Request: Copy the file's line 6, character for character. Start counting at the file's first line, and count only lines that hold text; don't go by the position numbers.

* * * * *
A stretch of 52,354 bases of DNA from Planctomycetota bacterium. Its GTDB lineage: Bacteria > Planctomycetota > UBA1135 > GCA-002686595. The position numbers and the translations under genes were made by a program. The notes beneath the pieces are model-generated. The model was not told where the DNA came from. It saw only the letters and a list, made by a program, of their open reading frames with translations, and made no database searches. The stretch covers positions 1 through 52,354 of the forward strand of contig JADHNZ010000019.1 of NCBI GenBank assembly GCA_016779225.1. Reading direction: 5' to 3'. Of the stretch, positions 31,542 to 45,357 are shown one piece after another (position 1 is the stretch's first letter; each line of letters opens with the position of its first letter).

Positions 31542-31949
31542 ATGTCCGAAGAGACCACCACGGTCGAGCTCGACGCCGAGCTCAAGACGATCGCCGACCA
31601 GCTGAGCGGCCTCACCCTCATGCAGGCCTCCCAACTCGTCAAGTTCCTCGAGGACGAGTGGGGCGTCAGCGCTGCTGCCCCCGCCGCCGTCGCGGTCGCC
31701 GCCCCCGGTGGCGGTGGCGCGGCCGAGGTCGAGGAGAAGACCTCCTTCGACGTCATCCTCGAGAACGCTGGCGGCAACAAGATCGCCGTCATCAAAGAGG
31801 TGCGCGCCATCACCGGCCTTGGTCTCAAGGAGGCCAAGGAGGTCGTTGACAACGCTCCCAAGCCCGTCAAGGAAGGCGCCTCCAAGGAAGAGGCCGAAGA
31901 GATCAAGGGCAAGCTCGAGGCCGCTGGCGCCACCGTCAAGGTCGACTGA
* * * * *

31801 TGCGCGCCATCACCGGCCTTGGTCTCAAGGAGGCCAAGGAGGTCGTTGACAACGCTCCCAAGCCCGTCAAGGAAGGCGCCTCCAAGGAAGAGGCCGAAGA